Did they want to get rid of single family zoning in Culver City?
In a word, yes.
At Council meeting Monday the 22nd we asked questions about item A-4 resolution on housing policy. We didn’t have access to this resolution until three days before the meeting. Fortunately, they tabled a vote on this resolution until April 12th, in the interest of not debating past midnight. But our worst suspicions were unfortunately confirmed. This resolution would green-light the entire city to be rezoned and redeveloped.
Vice-Mayor Lee denied that this resolution would eliminate single family zoning in Culver City. Mayor Fisch claimed that statewide regulations already allow a triplex on every lot – alluding to the allowance of an ADU and junior ADU on each lot and not a bonafide triplex.
The supporting speakers at the meeting betrayed their intentions. This resolution reads much like the aborted SB50, which would have eliminated single family zoning in any area deemed job or transit rich (Culver City is argued to be both). Furthermore, by claiming to “equitably distribute” this upzoning, it leaves no neighborhood in our city safe from limitless upzoning.
Councilmembers Vera and Eriksson both expressed their doubts about this resolution. Namely, that they didn’t get a chance to even see it until it was publicly released three days before the meeting. They shared our concern about its lack of clarity, and that passing it would hand over the city to developers in the name of anti-racism.
While council danced around the issue during this council meeting, their intentions were made known during the joint council/planning commission meeting in January. Here, both Lee and Imani-McMorrin declared outright that single family zoning is racist and needs to be eliminated. Fisch didn’t go so far, but said single family zoning is classist, and class is rooted in race.
Fisch also made the disingenuous claim that rezoning for multifamily would bring us more of our old fashioned “bungalow courtyards” and other post-war construction. This is a particular sticking point for us. We claimed rent control would drive such multifamily buildings off the market to be redeveloped into modern condos. These rent out for 2-3x the rent of current multifamily, even when you can compare the two. We’d repeatedly asked Council to make exemptions to preserve these older mom and pop multifamily units. Council’s only reaction was to campaign against our ballot measure.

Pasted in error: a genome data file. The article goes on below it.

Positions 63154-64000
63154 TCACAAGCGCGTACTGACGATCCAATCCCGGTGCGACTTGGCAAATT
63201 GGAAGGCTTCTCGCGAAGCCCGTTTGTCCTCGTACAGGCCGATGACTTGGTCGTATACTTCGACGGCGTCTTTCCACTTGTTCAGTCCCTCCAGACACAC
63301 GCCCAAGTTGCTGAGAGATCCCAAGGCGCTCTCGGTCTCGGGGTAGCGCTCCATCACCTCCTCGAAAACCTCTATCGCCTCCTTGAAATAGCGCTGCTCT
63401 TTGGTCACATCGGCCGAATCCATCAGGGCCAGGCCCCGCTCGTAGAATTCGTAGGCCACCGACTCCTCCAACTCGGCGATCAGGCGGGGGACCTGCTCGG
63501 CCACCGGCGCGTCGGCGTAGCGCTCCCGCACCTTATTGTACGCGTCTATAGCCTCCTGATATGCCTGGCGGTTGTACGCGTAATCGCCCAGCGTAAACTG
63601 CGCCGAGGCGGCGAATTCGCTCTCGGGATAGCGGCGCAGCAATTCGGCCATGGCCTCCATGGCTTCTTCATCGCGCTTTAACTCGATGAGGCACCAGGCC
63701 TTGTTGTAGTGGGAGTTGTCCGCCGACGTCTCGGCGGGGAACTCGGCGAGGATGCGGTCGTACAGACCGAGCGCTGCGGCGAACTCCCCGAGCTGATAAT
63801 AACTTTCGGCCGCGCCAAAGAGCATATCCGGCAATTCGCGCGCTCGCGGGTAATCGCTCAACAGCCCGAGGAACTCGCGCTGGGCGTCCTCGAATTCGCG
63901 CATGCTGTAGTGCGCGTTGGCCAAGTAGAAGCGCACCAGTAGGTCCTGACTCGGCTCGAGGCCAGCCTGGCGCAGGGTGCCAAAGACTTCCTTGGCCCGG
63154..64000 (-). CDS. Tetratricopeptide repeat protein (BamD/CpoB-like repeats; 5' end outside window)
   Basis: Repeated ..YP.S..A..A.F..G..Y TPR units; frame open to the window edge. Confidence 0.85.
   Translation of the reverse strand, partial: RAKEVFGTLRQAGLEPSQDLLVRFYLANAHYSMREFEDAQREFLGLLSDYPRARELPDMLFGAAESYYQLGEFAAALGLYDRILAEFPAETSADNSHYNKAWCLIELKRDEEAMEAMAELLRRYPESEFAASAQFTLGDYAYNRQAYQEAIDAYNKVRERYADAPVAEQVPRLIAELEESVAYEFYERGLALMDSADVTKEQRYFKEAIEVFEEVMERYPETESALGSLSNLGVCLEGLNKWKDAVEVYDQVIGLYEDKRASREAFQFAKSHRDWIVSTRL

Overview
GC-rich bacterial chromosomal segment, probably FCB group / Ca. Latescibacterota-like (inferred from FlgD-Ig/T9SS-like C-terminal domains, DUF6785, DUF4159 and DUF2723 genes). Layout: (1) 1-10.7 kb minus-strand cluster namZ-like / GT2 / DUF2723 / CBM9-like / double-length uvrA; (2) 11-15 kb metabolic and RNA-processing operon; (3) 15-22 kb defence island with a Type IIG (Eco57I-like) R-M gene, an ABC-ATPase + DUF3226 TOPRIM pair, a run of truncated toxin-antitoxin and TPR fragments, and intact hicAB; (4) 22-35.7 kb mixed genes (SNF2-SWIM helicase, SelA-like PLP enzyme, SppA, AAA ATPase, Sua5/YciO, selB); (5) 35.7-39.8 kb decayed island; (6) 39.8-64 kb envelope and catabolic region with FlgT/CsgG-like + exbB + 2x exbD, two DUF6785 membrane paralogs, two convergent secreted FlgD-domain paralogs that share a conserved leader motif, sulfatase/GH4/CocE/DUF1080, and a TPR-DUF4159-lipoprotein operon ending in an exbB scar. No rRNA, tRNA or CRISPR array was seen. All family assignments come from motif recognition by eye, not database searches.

Again, both Vera and Eriksson both stated their opposition to such radical rezoning plans. Eriksson claimed that this kind of rezoning would doom ordinary people to permanently renting in expensive units. Vera expressed concerns at what this would do to the character of our city.
We recommend everyone watch the video from the joint council/planning commission meeting – namely council’s comments starting at 2h20m – and become familiar with Council’s rezoning debate ahead of the April 12th meeting. Then share your concerns with the councilmembers. Feel free to BCC us at firstname.lastname@example.org if you do e-mail them.
The councilmembers speak at the following times:
We also recommend people familiarize themselves with the state’s greater upzoning debate. Namely SB9 and SB10, which emulate what SB50 wanted to do (including 10 unit buildings on a lot). This report from United Neighbors is a good summary.